DESTINATIONS – OUTDOORS – YOUR HEALTH & SAFETY IN THE OUTBACK
When touring in remote areas it’s unrealistic to expect that there will be signposts to warn of dangers or fences to stop you from getting to close to the edge of a cliff. You must accept responsibility for your own safety and the safety of your children, take extra care and avoid risky behaviour.
Medical help can be hours away, even if HF radio or satellite telephone communications is available to summon assistance. We’ve had first hand experience of medical emergencies on a couple of Outback trips; it was no fun waiting for help with our mate who’d broken ribs and punctured a lung in a fall.
We love exploring the Outback and camping in remote areas; our advice to minimise the risks of getting injured, dying from dehydration, being eaten by a crocodile, bitten by a snake or stung by insects is to be aware, be very, very careful and be properly prepared.
More advice on how to stay safe can be found in articles in the following Outdoors Health and Safety pages.
At OTA we have a simple rule: north of the Tropic of Capricorn, we never swim in creeks, rivers, billabongs or … the sea. We’re also very careful how close we camp to any stretch of water.
There are several brands of compact, non-pressurised fire extinguishers available and all seem to offer a much more convenient means of protection than traditional extinguishers.
The Leatherman Raptor is a professional tool intended for use by first responders to auto accidents. Being a Leatherman device, it folds easily to fit inside a supplied plastic sheath, that can be fixed in a vehicle, or worn on a belt or harness. It also has a lanyard eyelet on one of the shear handles and a pocket clip.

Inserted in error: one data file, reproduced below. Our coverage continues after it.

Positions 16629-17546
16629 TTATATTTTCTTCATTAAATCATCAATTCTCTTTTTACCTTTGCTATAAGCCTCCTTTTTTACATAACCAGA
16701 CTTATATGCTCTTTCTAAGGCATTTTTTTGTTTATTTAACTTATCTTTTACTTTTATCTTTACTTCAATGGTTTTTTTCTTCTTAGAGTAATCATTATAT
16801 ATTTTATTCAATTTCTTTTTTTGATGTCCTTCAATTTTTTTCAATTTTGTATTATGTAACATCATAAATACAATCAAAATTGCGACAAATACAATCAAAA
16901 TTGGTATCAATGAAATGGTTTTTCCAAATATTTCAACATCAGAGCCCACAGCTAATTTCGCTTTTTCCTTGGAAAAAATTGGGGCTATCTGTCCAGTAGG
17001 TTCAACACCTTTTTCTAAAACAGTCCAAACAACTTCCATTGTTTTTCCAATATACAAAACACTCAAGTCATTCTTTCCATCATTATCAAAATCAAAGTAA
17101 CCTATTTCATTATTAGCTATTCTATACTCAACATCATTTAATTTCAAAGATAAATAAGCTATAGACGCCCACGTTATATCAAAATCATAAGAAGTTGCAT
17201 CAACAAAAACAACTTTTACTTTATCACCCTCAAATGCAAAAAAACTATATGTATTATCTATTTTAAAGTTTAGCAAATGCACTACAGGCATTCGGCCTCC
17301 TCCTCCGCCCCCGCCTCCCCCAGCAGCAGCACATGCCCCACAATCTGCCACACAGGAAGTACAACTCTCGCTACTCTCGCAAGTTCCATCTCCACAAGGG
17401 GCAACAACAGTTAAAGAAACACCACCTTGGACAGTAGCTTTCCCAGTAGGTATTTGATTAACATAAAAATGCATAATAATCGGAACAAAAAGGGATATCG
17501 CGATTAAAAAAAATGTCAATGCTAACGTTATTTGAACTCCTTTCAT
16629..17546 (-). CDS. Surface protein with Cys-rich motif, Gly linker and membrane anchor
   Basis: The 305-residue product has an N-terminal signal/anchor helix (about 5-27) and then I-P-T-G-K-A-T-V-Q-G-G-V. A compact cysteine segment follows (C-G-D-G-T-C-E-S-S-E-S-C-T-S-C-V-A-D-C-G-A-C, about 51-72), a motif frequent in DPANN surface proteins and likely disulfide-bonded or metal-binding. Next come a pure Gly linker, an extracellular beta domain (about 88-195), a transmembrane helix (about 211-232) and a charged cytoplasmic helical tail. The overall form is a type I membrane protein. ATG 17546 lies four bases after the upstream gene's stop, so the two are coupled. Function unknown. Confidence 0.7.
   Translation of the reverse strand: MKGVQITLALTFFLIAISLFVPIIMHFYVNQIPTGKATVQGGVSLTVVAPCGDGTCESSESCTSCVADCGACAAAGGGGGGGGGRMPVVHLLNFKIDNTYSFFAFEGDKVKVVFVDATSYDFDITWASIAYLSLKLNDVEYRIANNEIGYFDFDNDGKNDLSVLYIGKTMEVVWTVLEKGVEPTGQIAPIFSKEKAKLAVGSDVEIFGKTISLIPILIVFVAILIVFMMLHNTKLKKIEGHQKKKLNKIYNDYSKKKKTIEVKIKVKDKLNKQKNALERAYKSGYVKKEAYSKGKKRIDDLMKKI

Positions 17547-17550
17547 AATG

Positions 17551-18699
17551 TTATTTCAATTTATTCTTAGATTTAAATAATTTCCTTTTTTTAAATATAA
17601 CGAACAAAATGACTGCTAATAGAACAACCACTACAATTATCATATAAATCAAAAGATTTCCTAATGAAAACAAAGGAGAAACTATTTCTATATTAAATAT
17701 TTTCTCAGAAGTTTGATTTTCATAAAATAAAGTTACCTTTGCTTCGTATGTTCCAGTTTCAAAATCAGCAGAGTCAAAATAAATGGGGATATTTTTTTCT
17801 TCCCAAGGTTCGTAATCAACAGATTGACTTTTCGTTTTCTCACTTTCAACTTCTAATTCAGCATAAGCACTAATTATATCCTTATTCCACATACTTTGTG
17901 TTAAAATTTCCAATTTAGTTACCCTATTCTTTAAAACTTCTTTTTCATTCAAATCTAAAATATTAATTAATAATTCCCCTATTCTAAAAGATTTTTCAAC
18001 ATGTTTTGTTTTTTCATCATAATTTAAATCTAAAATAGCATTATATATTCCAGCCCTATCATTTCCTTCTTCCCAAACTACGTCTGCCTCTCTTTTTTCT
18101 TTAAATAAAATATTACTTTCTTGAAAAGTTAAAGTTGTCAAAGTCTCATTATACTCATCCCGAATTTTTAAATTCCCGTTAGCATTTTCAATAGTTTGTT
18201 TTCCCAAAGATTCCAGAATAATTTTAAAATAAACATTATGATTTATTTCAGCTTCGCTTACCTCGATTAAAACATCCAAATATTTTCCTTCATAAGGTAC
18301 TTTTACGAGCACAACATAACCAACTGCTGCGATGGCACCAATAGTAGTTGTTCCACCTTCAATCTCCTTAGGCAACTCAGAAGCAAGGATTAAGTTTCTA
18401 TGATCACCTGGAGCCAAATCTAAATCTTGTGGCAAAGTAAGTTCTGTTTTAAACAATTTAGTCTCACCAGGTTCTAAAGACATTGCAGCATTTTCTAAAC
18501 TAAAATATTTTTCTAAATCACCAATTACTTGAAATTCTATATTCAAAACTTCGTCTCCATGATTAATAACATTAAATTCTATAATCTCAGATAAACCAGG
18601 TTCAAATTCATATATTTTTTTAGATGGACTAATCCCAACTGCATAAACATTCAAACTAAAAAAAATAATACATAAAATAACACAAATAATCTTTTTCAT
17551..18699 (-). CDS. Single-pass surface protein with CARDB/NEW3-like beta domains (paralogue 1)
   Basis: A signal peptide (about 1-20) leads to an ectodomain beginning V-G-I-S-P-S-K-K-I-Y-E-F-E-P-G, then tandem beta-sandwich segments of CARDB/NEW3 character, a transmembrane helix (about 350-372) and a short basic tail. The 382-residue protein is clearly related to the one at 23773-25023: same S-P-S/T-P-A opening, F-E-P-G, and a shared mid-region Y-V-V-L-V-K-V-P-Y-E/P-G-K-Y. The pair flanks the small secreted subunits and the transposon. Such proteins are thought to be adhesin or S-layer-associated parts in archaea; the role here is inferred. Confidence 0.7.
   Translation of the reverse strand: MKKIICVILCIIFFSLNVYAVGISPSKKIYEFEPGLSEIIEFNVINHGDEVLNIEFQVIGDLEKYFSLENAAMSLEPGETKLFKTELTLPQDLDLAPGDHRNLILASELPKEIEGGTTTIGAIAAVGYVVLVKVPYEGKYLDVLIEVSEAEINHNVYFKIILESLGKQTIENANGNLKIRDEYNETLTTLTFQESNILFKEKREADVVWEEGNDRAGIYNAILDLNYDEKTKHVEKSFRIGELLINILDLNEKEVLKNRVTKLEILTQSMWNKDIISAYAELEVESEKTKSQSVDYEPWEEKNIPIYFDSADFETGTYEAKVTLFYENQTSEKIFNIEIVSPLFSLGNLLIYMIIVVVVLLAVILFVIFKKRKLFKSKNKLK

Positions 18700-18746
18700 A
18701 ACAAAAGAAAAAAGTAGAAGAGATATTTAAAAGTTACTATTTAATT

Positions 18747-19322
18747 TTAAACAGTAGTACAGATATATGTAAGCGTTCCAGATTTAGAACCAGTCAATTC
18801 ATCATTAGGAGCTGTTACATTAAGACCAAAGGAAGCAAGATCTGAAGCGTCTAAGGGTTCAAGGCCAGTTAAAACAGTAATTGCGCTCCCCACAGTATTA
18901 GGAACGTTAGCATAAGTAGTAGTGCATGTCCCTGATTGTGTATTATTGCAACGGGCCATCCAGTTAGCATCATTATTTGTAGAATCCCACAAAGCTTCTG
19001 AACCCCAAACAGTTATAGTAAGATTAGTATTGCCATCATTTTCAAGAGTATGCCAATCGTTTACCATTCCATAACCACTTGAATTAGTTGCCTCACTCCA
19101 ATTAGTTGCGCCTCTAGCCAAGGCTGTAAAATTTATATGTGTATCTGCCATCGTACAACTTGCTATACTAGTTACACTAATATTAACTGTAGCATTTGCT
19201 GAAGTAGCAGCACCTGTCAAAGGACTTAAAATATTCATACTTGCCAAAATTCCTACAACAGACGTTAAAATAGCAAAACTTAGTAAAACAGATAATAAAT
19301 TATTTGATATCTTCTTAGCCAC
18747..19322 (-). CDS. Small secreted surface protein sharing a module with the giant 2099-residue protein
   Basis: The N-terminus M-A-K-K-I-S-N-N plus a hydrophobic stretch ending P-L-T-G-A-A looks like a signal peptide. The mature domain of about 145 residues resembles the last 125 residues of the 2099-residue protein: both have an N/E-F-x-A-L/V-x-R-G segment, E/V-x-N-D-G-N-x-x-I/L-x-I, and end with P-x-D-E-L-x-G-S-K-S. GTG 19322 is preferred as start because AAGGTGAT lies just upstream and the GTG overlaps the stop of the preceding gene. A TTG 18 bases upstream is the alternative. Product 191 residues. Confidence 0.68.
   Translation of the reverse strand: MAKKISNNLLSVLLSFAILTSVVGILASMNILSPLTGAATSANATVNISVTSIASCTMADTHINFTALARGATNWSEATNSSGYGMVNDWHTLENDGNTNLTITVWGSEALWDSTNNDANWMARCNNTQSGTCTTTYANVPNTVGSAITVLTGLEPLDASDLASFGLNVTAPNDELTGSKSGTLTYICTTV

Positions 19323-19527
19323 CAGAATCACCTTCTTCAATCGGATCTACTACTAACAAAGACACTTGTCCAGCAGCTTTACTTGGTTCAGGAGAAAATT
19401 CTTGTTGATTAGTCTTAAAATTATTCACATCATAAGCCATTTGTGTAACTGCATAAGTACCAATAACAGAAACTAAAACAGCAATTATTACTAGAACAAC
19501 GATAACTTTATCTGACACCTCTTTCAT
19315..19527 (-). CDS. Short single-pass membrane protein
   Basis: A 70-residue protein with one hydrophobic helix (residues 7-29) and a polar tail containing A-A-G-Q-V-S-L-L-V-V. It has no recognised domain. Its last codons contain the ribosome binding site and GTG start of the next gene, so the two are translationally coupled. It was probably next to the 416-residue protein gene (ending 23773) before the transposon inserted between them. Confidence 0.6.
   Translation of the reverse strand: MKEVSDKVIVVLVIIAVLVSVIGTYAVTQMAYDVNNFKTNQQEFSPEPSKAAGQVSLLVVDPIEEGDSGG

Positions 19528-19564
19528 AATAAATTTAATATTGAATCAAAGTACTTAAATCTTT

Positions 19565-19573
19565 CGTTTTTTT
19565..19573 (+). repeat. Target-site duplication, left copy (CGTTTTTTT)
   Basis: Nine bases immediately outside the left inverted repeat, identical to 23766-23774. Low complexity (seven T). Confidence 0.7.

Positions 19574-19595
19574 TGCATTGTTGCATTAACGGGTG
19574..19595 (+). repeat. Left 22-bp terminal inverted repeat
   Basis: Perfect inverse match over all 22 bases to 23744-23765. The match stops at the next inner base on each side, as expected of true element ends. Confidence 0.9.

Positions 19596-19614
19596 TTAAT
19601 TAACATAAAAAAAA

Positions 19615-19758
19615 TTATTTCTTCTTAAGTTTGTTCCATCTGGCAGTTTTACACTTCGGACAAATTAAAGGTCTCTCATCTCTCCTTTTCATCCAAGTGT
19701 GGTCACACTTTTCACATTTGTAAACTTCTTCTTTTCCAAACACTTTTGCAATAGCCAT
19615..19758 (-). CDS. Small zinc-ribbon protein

In the event of illness in a remote area it may be important to relay information to the Flying Doctor. A blood pressure reading is a significant piece of medical information and it’s not difficult to monitor it.
We’re continually lecturing travellers on the importance of being prepared should there be an accident in the bush. On a trip into the heart of the Simpson Desert we found our own preparedness being put to the test.
The Royal Flying Doctor Service has printed a pocket-sized quick guide to first aid. The single-sheet, fold-out guide packs into a cardboard holder and can easily be deployed for instant reading.
You never know when things can go horribly wrong in the Outback. Here’s an account of a six-day stranding in the remote Northern Simpson Desert.
Outback Travel Australia relies on the VKS737 network on all bush trips. Contrary to the belief of many, HF isn’t ‘dinosaur’ system, but thanks to recent developments is the communications network of choice for remote area travel and disaster relief.
Native bees are important pollinators of Australia’s unique wildflowers and are a vital part of our Australian bushland.
We’ve been using a Bite Away Insect Bite Healer for years and we wouldn’t leave home without it.
We’ve come across several Apps for android and Apple portable devices that could be the ideal way of carrying first aid and bite and sting information when you go bush.
Camping in rain or strong wind isn’t any fun at all. Knowing a bit about weather patterns can help in successful trip planning.
There’s no such place as paradise. No matter how idyllic the location, there’s always something around to stuff it up. Here’s what you can do to protect yourself and remedies if you do get bitten.
In the accompanying videos you’ll see some of Australia’s best-known snakes in action. Being able to distinguish dangerous from harmless from lethal is important. In the unlikely event of a snakebite here’s the St Johns Ambulance advice on what to do.
Carrying a first aid kit is a great idea, and even better with some first aider skills in the event of an emergency in the Outback – you could be a life saver!
Every 4WD on every trip needs to carry safety equipment. Here’s a list of basic necessities.